I recently gave did a short training session on how to more effectively use slides to encourage learning. Powerpoint (or like software) is prevalent in college courses, but slightly less so at the K-12 level. The most recent numbers I could find for K-12 were from 2009 survey of teachers. This study reported that 63% of teachers said they “sometimes” or “always” used software to make presentations. It’s hard to say whether this report accurately reflects current use levels, but when I asked teachers during my recent training session they said it seemed reasonable given what they had seen among colleagues.
It is even less clear from published research whether using PowerPoint leads to increased learning. In fact, at the very best research has pointed to mixed success with PowerPoint. In some cases there appears to be a learning advantage from using PowerPoint while in other studies results suggest that it might actually hinder learning.
One way to approach this problem is to simply ban PowerPoint from classrooms. This argument has been made for classrooms specifically, but also for meetings (see this article). However, what this approach ignores is that there is research showing that learning increases if visuals are used effectively.
The multimedia principle tells us that people learn more and are better able to apply what they have learned when they are instructed with both words and pictures than when they are instructed with words or pictures alone (Mayer 2009). This makes sense when we consider the dual coding assumption. According to Paivio (1971), there are two ways people learn new material: verbal associations and visual imagery. The theory, called dual-coding, proposes that both visual and verbal information is used to represent information in memory. However, visual and verbal information are processed through distinct channels in the human mind, creating separate representations. Either or both visual and verbal codes can be used when recalling information. When asked to recall the stimulus, such of an animal, the person can retrieve either the word representing the animal (e.g. “cat”) or the image of the animal individually, or both simultaneously. Dual coding postulates that storing stimulus two different ways increases probability that the stimulus will be remembered. If this is true, why isn’t a visual tool like PowerPoint more effective?
The reason the research on PowerPoint is more mixed is probably due to the way it is applied in the learning environment. In many cases PowerPoint is used to display large amounts of text with no picture or a small (and not always relevant) picture. Pollock et. al. (2002) argue one of the biggest issues with PowerPoint might be the combination of narration (voice) and text at the same time, which has been referred to as “cognitive load”.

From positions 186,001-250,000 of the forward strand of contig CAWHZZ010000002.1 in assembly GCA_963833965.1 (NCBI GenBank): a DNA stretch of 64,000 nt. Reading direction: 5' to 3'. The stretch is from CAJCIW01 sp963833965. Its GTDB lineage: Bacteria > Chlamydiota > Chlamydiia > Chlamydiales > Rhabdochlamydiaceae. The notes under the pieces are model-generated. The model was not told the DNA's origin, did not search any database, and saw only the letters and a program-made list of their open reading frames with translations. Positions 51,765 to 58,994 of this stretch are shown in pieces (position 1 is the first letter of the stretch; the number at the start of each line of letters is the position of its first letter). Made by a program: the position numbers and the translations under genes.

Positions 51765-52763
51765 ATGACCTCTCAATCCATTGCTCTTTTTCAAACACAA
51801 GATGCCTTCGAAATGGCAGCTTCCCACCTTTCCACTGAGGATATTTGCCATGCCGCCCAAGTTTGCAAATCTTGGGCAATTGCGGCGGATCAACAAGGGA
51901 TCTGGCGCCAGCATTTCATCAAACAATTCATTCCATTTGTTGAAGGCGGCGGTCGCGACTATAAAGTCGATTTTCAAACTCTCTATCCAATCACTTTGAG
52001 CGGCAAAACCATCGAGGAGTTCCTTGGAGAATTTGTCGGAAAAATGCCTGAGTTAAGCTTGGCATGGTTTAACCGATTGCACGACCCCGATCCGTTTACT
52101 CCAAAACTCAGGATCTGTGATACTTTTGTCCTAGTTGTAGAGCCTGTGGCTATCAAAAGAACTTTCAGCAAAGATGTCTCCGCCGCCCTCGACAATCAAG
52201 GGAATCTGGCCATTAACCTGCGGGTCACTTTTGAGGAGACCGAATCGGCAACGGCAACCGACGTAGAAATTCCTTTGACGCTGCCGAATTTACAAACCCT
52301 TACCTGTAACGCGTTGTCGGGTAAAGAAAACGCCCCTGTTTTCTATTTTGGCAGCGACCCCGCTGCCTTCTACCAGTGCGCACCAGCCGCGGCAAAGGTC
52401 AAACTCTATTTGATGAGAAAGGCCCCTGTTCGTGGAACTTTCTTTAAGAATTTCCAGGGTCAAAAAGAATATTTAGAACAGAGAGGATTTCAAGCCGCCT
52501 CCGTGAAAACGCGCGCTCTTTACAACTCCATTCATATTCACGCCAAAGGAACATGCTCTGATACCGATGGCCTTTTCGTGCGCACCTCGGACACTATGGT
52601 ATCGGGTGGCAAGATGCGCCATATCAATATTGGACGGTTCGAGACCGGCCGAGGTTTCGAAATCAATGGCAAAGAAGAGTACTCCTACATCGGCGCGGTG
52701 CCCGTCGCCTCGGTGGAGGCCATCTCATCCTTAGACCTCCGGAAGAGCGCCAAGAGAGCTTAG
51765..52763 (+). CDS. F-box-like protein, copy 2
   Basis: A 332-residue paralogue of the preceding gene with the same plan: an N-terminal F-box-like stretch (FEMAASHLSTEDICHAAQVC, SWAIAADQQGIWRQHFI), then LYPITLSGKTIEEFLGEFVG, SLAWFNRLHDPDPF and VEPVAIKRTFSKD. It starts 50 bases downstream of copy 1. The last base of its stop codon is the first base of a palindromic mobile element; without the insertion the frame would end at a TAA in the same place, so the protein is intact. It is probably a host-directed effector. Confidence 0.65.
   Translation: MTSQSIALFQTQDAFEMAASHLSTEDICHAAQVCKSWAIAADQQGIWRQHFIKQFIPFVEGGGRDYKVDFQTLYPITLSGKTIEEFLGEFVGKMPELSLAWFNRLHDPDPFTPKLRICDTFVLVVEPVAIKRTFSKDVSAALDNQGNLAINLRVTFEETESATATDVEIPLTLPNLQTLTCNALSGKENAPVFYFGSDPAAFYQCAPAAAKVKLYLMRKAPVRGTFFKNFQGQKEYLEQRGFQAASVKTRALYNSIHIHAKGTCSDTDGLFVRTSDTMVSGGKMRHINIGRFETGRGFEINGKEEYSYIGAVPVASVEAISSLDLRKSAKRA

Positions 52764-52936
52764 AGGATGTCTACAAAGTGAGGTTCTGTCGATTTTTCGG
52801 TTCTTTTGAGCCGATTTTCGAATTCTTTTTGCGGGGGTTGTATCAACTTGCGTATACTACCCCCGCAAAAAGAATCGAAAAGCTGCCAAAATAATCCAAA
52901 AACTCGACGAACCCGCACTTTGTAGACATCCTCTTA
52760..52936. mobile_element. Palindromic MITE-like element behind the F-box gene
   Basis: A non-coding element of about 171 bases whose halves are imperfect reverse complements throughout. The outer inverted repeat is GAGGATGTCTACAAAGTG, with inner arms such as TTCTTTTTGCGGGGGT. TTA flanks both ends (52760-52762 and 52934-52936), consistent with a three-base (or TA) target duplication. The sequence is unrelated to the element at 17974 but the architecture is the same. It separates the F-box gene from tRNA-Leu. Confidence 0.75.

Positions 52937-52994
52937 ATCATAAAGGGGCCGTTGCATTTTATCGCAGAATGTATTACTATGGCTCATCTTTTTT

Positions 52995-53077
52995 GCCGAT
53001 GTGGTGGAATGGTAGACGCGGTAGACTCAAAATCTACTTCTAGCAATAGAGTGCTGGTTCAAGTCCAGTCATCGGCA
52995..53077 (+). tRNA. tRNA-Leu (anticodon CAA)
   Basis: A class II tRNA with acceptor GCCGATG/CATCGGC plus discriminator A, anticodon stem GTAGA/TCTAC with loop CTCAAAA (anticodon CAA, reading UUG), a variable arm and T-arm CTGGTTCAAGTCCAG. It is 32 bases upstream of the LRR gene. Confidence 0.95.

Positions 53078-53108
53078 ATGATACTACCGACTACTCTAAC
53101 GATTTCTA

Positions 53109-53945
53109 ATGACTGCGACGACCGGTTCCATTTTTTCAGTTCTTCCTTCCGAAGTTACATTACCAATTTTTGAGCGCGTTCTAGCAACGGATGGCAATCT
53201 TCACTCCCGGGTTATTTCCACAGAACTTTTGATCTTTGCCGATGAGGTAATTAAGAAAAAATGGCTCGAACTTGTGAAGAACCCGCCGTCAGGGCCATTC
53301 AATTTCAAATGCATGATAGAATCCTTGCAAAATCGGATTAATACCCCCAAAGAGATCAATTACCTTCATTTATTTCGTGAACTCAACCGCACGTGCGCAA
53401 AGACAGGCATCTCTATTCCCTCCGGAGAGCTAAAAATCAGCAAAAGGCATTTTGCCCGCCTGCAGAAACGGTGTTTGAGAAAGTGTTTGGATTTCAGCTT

So, how do we maximize the learning potential that PowerPoint offers us (by using “words and pictures” to increase learning)? Richard Mayer (2009) came up with twelve principles that can be applied to using multi-media in the classroom to improve learning. In this post I will cover the first five: coherence, signaling, redundancy, spatial contiguity, and temporal contiguity.
Our first goal in developing a high quality multimedia experience for students is to reduce extraneous processing demands (avoid cognitive overload). By applying the five multimedia principles from Mayer we can achieve this goal. The principles:
Coherence Principle – People learn better when extraneous material is excluded rather than included. For example, students learning about virus performed better when the lesson did not include interesting, but irrelevant facts about viruses.
Signaling Principle – People learn better when cues that highlight the organization of the essential material are added. Cues such as arrows, highlighting, and flashing improved learning.
Redundancy Principle – People learn better from graphics and narration than from graphics, narration, and printed text. When text and voice are both present it overwhelms the channel the “words” channel and reduces learning. If text is short it may increase learning.
Spatial Contiguity Principle – People learn better when corresponding words and pictures are placed near each other rather than far from each other on the page or screen.
Temporal Contiguity Principle – People learn better when corresponding words and pictures are presented at the same time rather than in succession. For example, don’t describe the steps in a process then show the process. Describe and show the process simultaneously.
One principle we should apply to our development of multimedia (including slides) is coherence. Below is a slide from a presentation given to the San Francisco Unified School District (SFUSD) Board of Education on September 29, 2015. The presentation was designed to present the results for the 2015 Smarter-Balanced Assessment Consortium results. The slide is difficult to read because of the clutter. There are two types of charts: stacked bar and line. The stacked bar chart differentiates between two level scores (“met” standard “exceeded” standard) while the line chart displays “met” and “exceeded” combined as a single number. The bars are labeled with the combined proportion of “met” and “exceed”, but the line chart does not have data labels. The bars are stacked, but there is no way to tell the value of the “met” versus the “exceeded”. The y-axis has values, but it very difficult to discern the value of the portions of the stacked bar chart or the line chart. There is a table below the chart that shows the values of combined “met” and “exceeded” for both the bar chart and the line chart. This chart is confusing because it lacks coherence. There is too much information included, which distracts from the important comparison.